With the Russian invasion of Ukraine reaching its fourth month, I have been wondering why coverage of the conflict has been decreasing. Have we forgotten? Who is responsible for maintaining awareness of global conflicts and catastrophes? What role does the media play in our increasingly narrow attention span? Admittedly, it’s challenging to combat media sensationalism and to stay up-to-date on an ongoing conflict that is both emotionally and mentally draining. In reflection of the past 121 days, this piece highlights our sibling presses’ coverage of the Ukraine invasion and provides a guide to this human rights catastrophe in hopes of ending the cycle of ignorance and preparing ourselves for a more informed, sympathetic, and understanding future.
“Yet the Russian invasion of Ukraine brings another stark truth to the fore: without peace, our efforts at building a sustainable future are predestined to fail. The consequences of such a failure are dire.”
It goes without saying that war isn’t good for anything, especially the environment. Martin Gutmann and Dan Gorman, authors of Before the UN Sustainable Development Goals, explore the impact of the Russo-Ukrainian war and the dangerous consequences it already has for our planet. Citing the Intergovernmental Panel on Climate Change (IPCC), they explain that the world finds itself at a critical point with the climate disaster—that must be met with immediate action. They write, “History shows us, however, that the disruptive effect of war also runs deeper and far beyond the geographic limits of fighting. In recent decades, historians have documented in painstaking detail how past wars have thrown a monkey wrench in our delicate relationship to nature.” Unfortunately, this post concludes that with a new era of global conflict on the horizon, it seems the attention paid to climate change will be pushed further into the margins, and climate disaster will remain imminent.
“China’s framing of the conflict has been closely aligned with Russia’s—alignment that is more than rhetorical, given the centrality of information strategies to the unfolding course of conflict.”
The relationship between Russia and China has raised fear in Western democracies for decades. Sheena Chestnut Greitens, author of “The Impact of the Ukraine War on Asia” in the November/December 2022 double issue of Asian Survey, explains that the “China-Russia partnership is not a comfortable one, but it does not need to be in order to be durable.” This post highlights the main reasons that China does not publicly interfere with the Ukraine invasion and the various reasons to maintain a confusing position in the international arena. Putin’s decision to invade Ukraine on February 24 directly undermines China’s core principles of “territorial integrity, sovereignty, and non-interference,” which appeared in their joint statement in early February 2022. Greitins concludes that “from China’s standpoint, the more effort the U.S. and its allies have to devote to Europe, the better China’s position will be; there is no reason Beijing should help solve American strategic dilemmas if the result would be renewed focus on strategic competition with China.” This piece provides a breadth of knowledge and understanding about the influence China is seeking to gain and pulls the Russo-Ukranian war further out into the international arena.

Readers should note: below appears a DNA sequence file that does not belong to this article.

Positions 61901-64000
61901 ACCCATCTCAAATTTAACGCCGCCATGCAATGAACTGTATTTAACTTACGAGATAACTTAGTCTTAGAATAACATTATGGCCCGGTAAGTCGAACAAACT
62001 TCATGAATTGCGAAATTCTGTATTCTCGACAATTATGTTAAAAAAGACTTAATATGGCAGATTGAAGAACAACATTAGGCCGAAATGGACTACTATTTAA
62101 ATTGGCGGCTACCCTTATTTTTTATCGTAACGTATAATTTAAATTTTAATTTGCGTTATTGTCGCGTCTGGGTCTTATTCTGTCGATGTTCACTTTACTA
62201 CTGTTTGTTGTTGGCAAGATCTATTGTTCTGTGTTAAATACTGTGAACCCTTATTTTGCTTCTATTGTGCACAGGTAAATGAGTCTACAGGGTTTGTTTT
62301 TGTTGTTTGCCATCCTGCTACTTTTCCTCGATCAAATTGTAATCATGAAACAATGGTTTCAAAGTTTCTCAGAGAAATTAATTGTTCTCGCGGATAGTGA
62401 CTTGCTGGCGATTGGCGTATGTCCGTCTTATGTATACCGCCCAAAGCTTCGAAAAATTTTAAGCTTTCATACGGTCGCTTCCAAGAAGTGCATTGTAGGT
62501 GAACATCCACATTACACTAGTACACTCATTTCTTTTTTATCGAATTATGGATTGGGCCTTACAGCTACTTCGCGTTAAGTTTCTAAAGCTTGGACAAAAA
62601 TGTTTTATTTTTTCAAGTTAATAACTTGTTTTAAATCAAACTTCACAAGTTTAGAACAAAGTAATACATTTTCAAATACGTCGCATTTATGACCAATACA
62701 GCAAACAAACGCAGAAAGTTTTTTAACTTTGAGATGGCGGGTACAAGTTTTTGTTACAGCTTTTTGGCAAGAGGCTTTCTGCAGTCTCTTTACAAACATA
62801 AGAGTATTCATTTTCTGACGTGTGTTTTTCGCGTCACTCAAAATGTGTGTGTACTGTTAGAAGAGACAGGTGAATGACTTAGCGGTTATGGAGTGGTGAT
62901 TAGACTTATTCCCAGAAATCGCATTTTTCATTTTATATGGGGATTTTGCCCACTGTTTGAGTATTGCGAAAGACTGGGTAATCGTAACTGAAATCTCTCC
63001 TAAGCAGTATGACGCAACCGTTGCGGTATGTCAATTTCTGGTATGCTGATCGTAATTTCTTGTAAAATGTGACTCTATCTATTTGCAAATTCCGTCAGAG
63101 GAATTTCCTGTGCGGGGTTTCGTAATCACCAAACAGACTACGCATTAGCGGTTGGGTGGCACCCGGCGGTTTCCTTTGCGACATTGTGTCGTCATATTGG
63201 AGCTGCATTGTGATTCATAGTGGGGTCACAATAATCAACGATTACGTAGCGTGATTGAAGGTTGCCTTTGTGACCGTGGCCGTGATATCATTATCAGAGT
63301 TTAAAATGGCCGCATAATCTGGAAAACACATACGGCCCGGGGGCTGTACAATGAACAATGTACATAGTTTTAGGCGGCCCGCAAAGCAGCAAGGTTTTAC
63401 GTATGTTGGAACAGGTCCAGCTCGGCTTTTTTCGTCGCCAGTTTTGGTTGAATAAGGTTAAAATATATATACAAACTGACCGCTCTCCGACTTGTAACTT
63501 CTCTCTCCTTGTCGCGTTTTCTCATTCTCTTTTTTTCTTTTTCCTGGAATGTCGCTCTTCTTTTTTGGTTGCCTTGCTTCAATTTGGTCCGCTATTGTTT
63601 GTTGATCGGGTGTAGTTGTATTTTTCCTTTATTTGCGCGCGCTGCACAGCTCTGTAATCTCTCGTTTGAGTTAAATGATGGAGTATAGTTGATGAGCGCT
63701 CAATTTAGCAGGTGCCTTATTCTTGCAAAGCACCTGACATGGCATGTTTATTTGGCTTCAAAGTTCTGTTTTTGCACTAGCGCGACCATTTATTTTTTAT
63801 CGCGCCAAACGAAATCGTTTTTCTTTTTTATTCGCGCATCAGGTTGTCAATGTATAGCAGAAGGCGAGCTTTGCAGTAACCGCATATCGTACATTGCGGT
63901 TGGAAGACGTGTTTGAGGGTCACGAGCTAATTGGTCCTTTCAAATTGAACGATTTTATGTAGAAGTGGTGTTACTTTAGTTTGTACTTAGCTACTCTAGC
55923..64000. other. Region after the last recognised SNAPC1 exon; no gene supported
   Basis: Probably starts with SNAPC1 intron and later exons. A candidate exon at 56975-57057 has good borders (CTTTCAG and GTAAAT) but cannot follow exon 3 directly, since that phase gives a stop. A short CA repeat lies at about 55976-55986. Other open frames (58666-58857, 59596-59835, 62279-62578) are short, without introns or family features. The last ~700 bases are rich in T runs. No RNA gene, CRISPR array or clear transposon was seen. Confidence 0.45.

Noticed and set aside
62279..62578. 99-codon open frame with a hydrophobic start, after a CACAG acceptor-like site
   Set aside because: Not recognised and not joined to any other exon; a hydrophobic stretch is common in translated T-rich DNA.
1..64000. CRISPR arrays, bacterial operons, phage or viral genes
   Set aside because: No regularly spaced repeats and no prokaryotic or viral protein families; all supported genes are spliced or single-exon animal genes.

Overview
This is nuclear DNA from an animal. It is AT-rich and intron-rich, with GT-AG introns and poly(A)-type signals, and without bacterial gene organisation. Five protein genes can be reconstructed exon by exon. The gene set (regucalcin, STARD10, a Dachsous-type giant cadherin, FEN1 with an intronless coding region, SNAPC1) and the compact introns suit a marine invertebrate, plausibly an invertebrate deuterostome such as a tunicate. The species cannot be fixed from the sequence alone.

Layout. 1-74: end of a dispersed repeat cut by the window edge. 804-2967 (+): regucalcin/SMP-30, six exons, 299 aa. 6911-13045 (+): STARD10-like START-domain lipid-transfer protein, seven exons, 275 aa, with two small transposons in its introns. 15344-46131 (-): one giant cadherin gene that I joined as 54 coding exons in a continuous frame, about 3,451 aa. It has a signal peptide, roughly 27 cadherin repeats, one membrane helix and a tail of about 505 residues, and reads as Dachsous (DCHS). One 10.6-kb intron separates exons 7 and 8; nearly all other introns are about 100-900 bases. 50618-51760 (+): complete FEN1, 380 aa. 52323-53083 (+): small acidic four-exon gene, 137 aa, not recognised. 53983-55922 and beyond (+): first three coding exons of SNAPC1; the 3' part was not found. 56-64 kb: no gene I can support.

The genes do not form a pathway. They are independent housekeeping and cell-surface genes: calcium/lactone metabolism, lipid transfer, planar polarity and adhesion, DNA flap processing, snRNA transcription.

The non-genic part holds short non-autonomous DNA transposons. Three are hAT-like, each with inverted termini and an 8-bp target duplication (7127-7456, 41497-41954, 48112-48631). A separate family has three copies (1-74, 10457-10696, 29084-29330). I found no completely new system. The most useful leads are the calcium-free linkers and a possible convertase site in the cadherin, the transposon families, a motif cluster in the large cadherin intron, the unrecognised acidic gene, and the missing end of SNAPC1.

“In other words, cyber peace, like all forms of peace, is not the default setting. It takes considerable effort—before during and after conflict—to achieve.”
It seems a new era of conflict is finally entering the international arena: cyber warfare. Scott J. Shackelford, author of Managing Cyber Attacks in International Law, Business, and Relations: In Search of Cyber Peace, discusses what the future of war and peace might look like for states as observed by the use of cyber defense and offense in the Russo-Ukranian War. Shackelford asks, “From ransomware impacting communities around the world, to state-sponsored attacks on electrical infrastructure, to disinformation campaigns spreading virally on social media, we seem to have relatively little bandwidth left over for asking the big questions, including: what is the best we can hope for in terms of ‘peace’ on the Internet, and how might we get there?” In trying to answer these big questions on cybersecurity, Shackelford concludes with an incredibly interesting observation that “states fight in cyberspace the same way they fight in the physical world.” Although there are many unknowns about the future of cybersecurity and cyber warfare, it appears that although cyber peace is not a guarantee; it will likely follow the same patterns as every method conflict before it.